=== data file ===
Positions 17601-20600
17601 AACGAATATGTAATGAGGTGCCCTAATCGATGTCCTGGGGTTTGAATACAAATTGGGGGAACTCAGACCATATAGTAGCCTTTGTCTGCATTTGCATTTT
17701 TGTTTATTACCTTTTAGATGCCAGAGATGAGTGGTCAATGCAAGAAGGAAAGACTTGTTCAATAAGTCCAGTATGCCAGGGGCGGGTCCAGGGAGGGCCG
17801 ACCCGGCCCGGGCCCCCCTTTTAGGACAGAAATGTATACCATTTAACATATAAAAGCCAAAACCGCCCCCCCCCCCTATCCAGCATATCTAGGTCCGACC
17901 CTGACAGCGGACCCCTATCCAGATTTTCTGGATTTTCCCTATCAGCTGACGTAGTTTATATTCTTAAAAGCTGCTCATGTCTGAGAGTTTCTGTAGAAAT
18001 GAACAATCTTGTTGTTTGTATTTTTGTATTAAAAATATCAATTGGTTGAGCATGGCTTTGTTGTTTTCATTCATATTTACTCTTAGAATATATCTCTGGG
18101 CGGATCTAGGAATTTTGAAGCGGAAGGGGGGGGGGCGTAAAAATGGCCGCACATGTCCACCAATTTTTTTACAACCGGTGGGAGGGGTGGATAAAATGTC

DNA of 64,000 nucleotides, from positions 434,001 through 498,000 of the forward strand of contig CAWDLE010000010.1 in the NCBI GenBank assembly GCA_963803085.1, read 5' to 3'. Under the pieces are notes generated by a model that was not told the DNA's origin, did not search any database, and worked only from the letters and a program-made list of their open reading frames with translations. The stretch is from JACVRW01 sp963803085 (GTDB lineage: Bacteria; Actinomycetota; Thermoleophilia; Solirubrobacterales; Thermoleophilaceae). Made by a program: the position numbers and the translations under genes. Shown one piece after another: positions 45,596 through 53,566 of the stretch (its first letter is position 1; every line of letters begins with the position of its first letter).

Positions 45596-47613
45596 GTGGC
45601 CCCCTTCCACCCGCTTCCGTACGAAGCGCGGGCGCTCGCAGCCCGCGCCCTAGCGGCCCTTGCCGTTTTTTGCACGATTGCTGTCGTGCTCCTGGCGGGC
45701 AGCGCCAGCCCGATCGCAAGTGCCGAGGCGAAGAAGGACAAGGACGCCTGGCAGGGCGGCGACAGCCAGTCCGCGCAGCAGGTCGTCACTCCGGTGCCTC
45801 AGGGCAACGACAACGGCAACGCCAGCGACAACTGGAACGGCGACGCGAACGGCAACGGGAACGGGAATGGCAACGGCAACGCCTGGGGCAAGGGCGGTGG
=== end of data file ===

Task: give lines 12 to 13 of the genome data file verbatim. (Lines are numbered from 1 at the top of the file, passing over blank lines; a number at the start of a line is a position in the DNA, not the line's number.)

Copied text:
45701 AGCGCCAGCCCGATCGCAAGTGCCGAGGCGAAGAAGGACAAGGACGCCTGGCAGGGCGGCGACAGCCAGTCCGCGCAGCAGGTCGTCACTCCGGTGCCTC
45801 AGGGCAACGACAACGGCAACGCCAGCGACAACTGGAACGGCGACGCGAACGGCAACGGGAACGGGAATGGCAACGGCAACGCCTGGGGCAAGGGCGGTGG